| Follow Us: Facebook Twitter Youtube RSS Feed


Exploring the musical past and future of Yonge Street

"Sam the Record Man. Friar’s Tavern. Le Coq d’Or. A&A Records. Town Tavern. Club Blue Note. Colonial Tavern. These names, and many more, evoke an era when the Yonge Street strip was the pulse of Toronto’s music industry."

So wrote local historian Jamie Bradburn in a June issue of Yonge Street, which looked at Downtown Yonge BIA's (DYBIA) efforts to preserve and revive the city's storied music strip. On September 24, courtesy of the DYBIA, a group of music industry panelists convened to discuss the Yonge Street that was, the Yonge Street that is, and the Yonge Street that will be. 

Moderated by musician and media personality Amanda Martinez, the panel featured insights from music historian Nicholas Jennings, City of Toronto music officer Mike Tanner, Music Canada's Amy Terrill, and musician Greg Godovitz. It was a night of reminiscence – Godovitz's mother was a coatcheck girl at Friar's Tavern the night that Bob Dylan first played there, for instance – but also of voiced frustration for the pace of change. In the 1960s and 1970s, Toronto musicians were able to make entire livings from their art; today, they're lucky to get paid for playing at some venues. And, equally pressingly, affordable housing and rehearsal spaces are increasingly scarce in our rapidly developing boomtown. 

The music industry, like all industries, is changing at lightning speed. How will a historic strip like Yonge Street keep up? The DYBIA has a few plans. As Bradburn wrote in June:

Marking the legacy of Friar’s, whose site now houses the Hard Rock Café, will also be part of a project both Jennings and DYBIA Executive Director Mark Garner are excited about: a “neon museum.” If the required bylaw changes go through, visitors find a curated collection of original and recreated signs from the strip’s heyday erected in laneways. The DYBIA has worked with Brothers Markle, which created icons like the Sam’s records, to work on the recreations, starting with Friar’s Tavern.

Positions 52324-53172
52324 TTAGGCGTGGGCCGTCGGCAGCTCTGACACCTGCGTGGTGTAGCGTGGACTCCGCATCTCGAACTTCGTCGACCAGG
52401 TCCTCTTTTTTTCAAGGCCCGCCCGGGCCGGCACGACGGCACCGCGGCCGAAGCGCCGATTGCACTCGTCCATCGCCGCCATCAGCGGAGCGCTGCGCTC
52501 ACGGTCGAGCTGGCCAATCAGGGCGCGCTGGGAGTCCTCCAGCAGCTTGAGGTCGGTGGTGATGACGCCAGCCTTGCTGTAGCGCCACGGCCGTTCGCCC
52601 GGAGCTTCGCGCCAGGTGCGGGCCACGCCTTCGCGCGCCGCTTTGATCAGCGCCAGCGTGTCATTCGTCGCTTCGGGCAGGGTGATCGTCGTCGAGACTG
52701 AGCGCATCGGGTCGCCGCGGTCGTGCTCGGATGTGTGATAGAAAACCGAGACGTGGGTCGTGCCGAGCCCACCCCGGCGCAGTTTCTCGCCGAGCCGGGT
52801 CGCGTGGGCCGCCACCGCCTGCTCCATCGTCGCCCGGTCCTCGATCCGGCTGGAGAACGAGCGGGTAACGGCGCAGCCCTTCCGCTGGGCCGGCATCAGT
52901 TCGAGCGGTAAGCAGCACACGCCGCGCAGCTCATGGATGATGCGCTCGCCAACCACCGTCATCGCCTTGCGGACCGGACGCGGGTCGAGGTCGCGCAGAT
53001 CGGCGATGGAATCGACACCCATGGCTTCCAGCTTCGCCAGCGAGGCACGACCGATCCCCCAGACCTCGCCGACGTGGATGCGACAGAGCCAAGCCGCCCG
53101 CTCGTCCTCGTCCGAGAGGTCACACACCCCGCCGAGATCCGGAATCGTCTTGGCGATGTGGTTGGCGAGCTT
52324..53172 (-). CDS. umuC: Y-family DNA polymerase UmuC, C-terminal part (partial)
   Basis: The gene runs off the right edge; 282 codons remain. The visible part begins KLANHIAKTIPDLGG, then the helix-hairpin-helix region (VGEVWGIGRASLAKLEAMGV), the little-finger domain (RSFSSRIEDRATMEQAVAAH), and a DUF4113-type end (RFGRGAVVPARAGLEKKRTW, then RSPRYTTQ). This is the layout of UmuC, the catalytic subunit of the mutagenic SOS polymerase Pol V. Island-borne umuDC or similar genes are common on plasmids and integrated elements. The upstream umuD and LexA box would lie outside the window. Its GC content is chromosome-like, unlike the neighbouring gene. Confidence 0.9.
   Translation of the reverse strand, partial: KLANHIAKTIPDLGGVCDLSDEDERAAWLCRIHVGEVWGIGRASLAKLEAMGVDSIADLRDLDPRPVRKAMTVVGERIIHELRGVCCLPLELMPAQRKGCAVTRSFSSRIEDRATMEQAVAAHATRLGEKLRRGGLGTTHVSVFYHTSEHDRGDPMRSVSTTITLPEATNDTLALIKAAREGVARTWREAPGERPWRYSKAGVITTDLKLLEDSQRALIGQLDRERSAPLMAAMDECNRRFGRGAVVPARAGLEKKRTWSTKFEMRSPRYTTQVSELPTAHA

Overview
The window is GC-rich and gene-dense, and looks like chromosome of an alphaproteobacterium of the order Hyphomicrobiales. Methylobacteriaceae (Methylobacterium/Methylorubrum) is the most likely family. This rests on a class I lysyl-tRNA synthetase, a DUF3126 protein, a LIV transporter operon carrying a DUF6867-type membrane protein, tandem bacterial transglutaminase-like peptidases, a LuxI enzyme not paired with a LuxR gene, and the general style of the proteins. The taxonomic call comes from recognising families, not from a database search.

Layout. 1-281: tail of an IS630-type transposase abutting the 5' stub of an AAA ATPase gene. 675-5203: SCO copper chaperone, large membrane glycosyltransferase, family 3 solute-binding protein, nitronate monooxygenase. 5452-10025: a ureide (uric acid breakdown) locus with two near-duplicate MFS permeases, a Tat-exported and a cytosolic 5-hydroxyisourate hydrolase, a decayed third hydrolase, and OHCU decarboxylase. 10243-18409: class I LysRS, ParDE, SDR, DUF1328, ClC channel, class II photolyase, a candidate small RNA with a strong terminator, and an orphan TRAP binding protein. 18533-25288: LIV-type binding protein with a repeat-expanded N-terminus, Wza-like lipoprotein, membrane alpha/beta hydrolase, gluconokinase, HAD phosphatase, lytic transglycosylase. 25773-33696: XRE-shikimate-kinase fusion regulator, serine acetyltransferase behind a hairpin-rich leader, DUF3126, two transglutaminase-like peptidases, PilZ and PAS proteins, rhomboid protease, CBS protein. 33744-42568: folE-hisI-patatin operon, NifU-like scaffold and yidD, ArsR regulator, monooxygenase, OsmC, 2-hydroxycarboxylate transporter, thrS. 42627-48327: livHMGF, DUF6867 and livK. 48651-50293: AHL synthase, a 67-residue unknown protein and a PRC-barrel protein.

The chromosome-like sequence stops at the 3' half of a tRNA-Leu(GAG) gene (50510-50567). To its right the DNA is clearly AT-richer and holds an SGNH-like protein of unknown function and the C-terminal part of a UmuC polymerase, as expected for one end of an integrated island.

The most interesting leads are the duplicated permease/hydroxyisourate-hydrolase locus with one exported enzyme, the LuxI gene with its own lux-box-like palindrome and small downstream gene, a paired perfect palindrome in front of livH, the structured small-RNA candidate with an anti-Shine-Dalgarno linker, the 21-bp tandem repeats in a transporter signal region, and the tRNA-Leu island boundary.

Garner sees the neon museum fitting in with the DYBIA’s overall strategy to improve the strip’s laneways. “Yonge Street can’t handle the traffic that’s on it today for pedestrians,” Garner notes. “There are over 42 million people who walk north and south on Yonge Street, so laneways need to be part of that active pedestrian node. They need to be clean, well-lit, maintained, and programmable.”

Among that programming is the DYBIA’s Play the Parks concert series. Launched in 2013, the program brings a diverse mixture of performers to five spaces including patios, parkettes, and Mackenzie House museum. Having drawn over 15,000 spectators last year, over 30 performances are scheduled between now and September. The idea, according to Garner, is to “put music in parks, so that people would come out at lunch hours, enjoy music, exercise, get some fresh air, and then go back to the office. They would get to see the music industry and the up-and-coming talent.”

To assist emerging talent, there are plans for a City of Toronto-enabled music incubator in a city-owned building at 38 Dundas Street which previously housed Hakim Optical. Garner sees this site playing a similar role for music professionals as Scarborough-based Coalition Music, with “a whole artist support program where bands, before they go on the road, can go into their facility and hone their chops.” Besides musicians, the incubator would also assist industry jobs such as lawyers and promoters.

Beyond the BYBIA and City of Toronto's joint creation of a Yonge-Dundas musician incubator, neon museum and concert series, there are other reasons for optimism, too. As Mike Tanner pointed out at #yongetalks, today Toronto has far more musicians playing at far more venues than was the case when he arrived in the city 26 years ago. The music scene is flourishing; the way that growth presents, however, is different. Gone are the days of self-enriching music clusters, but that doesn't mean that Yonge Street has no role in shaping the city's sound. In the old days, what happened on Yonge Street stayed there; now, there's an opportunity for Yonge Street to be the beating heart that feeds the city's talent from Dupont and Dufferin to the far reaches of Parkdale. 
Signup for Email Alerts
Signup for Email Alerts